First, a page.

CS119--Introduction to Systems Engineering Using Robotics--Spring 2013
Tuesday, Thursday, Period R (3:25-4:40 PM), Room
222






The Textbook


Course Description


Course Objectives


Course Policies


Grading System


Course Schedule
        

Prof. Thomas A. Easton


Photo of Professor Easton
        
OFFICE: Rm. 108

OFFICE HOURS: 12-3 PM MW, 9:30-12 AM TTh

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THE TEXTBOOK

Nell Dale and John Lewis, Computer Science Illuminated, 5th ed., Jones and Bartlett, 2013 (ISBN: 978-1-4496-7284-3).




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COURSE DESCRIPTION


This course focuses on the basic principles behind computer engineering and programming. Students learn how to develop a requirements list, plan a computer-controlled system (a simple robot), and build and program the system. Principles covered include:
  • Computer architecture
  • History of computers
  • Data representation and storage
  • Gates and circuits
  • Algorithms
  • Programming languages
  • Operating systems
  • Artificial intelligence


See "Course policies" below for details on testing and grading.


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COURSE OBJECTIVES


After completing this course, students will be able to:
  1. Develop a list of system requirements for a computer-controlled system
  2. Determine whether available resources can satisfy the requirements
  3. Specify a system that makes the best use of available resources
  4. Construct a computer-controlled system (a robot)
  5. Construct programs to control the system and solve problems


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COURSE POLICIES


Each student may be absent twice without penalty. Each additional two absences without a medical excuse (no others are acceptable) will cost the student three points on the course grade.

Grades will be based on six quizzes, two small papers, and one final paper. The papers will be team efforts. The final paper will describe how the design of the robot project was developed and report on the outcome. The project goal will be a robot capable of solving a maze. See the Course Schedule for further details.



Students who plagiarize tests and projects will receive zeros for the work in question, with no makeup opportunities.

Students with a disability who are requesting academic accommodations should contact the Center for Academic Support (CAS) and the instructor as soon as possible.


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GRADING SYSTEM

A (94 - 100)      A- (90 - 93)
B+ (87 - 89)     B (83 - 86)    B- (80 - 82)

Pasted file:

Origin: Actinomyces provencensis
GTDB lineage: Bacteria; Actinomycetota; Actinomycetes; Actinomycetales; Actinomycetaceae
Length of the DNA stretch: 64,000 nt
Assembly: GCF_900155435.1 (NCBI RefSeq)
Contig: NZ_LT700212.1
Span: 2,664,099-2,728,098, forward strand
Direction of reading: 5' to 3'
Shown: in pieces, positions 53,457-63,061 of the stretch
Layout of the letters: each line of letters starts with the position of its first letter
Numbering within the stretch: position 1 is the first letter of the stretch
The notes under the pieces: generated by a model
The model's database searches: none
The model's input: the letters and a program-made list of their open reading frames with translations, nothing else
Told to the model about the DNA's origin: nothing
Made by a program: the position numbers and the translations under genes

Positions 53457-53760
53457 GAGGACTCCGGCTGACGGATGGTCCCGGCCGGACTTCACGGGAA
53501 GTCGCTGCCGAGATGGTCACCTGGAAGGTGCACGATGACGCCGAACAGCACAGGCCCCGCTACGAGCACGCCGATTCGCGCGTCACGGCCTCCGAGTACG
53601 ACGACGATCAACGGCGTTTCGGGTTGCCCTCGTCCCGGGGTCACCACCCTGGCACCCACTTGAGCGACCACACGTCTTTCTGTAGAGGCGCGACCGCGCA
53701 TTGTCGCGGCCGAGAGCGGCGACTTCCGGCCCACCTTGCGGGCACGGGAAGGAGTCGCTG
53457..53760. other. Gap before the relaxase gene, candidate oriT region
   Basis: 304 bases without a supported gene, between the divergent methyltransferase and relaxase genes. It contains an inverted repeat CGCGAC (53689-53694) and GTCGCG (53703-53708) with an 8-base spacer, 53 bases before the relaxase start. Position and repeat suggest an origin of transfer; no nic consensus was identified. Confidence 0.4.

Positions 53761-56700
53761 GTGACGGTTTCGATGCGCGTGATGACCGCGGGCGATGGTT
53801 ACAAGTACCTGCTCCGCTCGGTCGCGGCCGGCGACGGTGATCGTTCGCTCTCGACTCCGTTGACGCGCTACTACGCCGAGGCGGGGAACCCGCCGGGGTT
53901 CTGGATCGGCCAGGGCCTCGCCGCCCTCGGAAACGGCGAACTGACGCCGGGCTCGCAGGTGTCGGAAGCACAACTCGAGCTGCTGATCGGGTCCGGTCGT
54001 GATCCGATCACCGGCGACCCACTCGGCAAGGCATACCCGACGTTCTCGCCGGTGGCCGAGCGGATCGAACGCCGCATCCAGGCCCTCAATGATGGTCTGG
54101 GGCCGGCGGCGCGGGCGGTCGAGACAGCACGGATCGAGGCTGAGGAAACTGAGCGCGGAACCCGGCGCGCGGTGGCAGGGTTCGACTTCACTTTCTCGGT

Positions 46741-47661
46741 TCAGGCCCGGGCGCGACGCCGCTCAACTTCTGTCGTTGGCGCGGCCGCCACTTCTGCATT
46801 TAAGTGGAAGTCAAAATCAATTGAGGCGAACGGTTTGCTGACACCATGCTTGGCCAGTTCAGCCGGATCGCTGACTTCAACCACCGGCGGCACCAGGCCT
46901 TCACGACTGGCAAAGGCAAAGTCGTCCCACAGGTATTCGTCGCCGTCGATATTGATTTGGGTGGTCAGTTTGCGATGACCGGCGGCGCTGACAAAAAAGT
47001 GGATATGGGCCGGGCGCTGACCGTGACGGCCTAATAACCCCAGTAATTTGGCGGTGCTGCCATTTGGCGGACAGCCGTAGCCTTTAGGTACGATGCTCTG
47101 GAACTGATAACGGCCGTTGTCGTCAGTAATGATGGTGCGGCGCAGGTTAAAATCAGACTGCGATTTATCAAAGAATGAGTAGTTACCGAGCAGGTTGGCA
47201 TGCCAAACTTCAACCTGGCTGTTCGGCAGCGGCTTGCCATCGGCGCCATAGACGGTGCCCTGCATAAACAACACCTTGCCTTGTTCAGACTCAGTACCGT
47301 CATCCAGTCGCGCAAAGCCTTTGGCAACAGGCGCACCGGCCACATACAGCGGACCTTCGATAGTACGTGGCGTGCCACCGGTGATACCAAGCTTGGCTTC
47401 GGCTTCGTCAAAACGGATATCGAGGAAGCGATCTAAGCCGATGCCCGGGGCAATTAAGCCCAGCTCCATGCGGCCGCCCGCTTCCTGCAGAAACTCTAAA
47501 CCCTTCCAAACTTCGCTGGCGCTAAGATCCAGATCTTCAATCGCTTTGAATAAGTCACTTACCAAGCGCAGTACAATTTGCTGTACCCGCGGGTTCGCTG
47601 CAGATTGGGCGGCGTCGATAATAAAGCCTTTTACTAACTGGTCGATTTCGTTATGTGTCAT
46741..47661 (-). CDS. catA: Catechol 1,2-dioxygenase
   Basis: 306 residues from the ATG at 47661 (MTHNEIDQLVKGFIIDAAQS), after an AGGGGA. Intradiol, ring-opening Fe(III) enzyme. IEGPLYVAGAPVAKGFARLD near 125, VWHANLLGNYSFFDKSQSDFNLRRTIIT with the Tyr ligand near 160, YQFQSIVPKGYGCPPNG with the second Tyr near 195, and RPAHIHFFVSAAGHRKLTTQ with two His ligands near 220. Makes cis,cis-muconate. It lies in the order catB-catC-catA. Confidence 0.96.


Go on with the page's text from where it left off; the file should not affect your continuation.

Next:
C+ (77 - 79)     C (73 - 76)     C- (70 - 72)
D+ (67 - 69)     D (63 - 66)    D- (60 - 62)
F (below 60)



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COURSE SCHEDULE

CAUTION: COURSE SCHEDULE SUBJECT TO CHANGE WITHOUT WARNING!



DATETOPICASSIGNMENT
  
Tues 1/8 Introduction: Powerpoint Read Ch. 1
  
Thurs 1/10 System RequirementsTwo model robots: What do they do? How do they do it?
The class will divide into project teams. Each team will prepare and hand in this Team Report #1.
  
Tues 1/15 Binary Math Read Ch. 2
  
Thurs 1/17 Data RepresentationRead Ch. 3
  
Tues 1/22 Resources for System DevelopmentLEGO NXT orientation
 Quiz #1, on Chh. 1-3
  
Thurs 1/24 Gates and Circuits Read Ch. 4
  
Tues 1/29 Computing Components Read Ch. 5
  
Thurs 1/31Low-Level Programming Languages & Pseudocode Read Ch. 6
   
Tues 2/5 Matching Requirements and ResourcesCan we build a "maze-solving robot" with LEGO NXT? How close can we come?
Team Report #2: Each team must construct a robot that can follow paths in a maze and progress from the maze entry to the maze exit.. In this report, teams should consider the nature of the task and potential approaches to accomplishing it. Formulate the report as a project proposal.
 Quiz #2, on Chh. 4-6
  
Thurs 2/7 Problem Solving and Algorithms Read Ch. 7
  
Tues 2/12 Working with LEGO NXTBuild a simple robot and program it to follow a line.
  
Thurs 2/14 Working with LEGO NXT 
   
2/18 - 2/22 WINTER BREAK 
  
Tues 2/26Working with LEGO NXT 
   
Thurs 2/28 Abstract Data Types Read Ch. 8
  
Tues 3/5 Higher-Level Languages Read Ch. 9
  
Thurs 3/7 LEGO Programming Program your line-follower robot to explore a simple T-maze.
  
Tues 3/12 LEGO Programming Debugging and running
 Quiz #3, on Chh. 7-9
     
Thurs 3/14 Working with LEGO  
  
Tues 3/19 Working with LEGO  
  
Thurs 3/21 Working with LEGO Modify your program to explore a more complex maze.
  
Tues 3/26 Operating Systems Read Ch. 10
  
Thurs 3/28 Working with LEGO Work on your maze-solving robot
  
4/1 - 4/5SPRING BREAK 
   
Tues 4/9 Artificial Intelligence Read Ch. 13
  
Thurs 4/11 Simulation, Graphics, Gaming, etc. Read Ch. 14
  
Tues 4/16 Work on Your Maze-Solving RobotAssignment: Your final paper (Team Report #3) for the course will describe how you determined the design of your maze-solving robot and program and report on the outcome of your work. During Finals week you will demonstrate your Maze-Solver and hand in your report.
 Quiz #4, on Chh. 10, 13, 14
  
Thurs 4/18 Start programming your Maze-Solver robot  
  
Tues 4/23 Work on your Maze-Solver robot  
  
Thurs 4/25 Work on your Maze-Solver robot  
     
Mon April 29Final Exams begin
    
FINAL EXAM DAY MAZE TIME!
 


Syllabus last modified December 5, 2012